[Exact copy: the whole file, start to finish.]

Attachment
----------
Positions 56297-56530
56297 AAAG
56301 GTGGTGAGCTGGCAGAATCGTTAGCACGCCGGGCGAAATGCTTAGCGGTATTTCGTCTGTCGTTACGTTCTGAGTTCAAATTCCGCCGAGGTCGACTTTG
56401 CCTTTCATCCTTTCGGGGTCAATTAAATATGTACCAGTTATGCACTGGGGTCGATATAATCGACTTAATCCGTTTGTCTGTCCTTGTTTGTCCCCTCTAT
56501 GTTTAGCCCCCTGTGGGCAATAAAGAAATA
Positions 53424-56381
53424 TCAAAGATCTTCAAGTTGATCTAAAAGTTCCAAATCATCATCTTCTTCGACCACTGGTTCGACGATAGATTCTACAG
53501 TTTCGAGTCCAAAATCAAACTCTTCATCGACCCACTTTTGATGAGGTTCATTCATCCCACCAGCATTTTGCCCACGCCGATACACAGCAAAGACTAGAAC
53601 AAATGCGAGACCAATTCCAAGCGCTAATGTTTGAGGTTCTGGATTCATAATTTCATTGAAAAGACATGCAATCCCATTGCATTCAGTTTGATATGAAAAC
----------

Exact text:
Positions 56297-56530
56297 AAAG
56301 GTGGTGAGCTGGCAGAATCGTTAGCACGCCGGGCGAAATGCTTAGCGGTATTTCGTCTGTCGTTACGTTCTGAGTTCAAATTCCGCCGAGGTCGACTTTG
56401 CCTTTCATCCTTTCGGGGTCAATTAAATATGTACCAGTTATGCACTGGGGTCGATATAATCGACTTAATCCGTTTGTCTGTCCTTGTTTGTCCCCTCTAT
56501 GTTTAGCCCCCTGTGGGCAATAAAGAAATA
Positions 53424-56381
53424 TCAAAGATCTTCAAGTTGATCTAAAAGTTCCAAATCATCATCTTCTTCGACCACTGGTTCGACGATAGATTCTACAG
53501 TTTCGAGTCCAAAATCAAACTCTTCATCGACCCACTTTTGATGAGGTTCATTCATCCCACCAGCATTTTGCCCACGCCGATACACAGCAAAGACTAGAAC
53601 AAATGCGAGACCAATTCCAAGCGCTAATGTTTGAGGTTCTGGATTCATAATTTCATTGAAAAGACATGCAATCCCATTGCATTCAGTTTGATATGAAAAC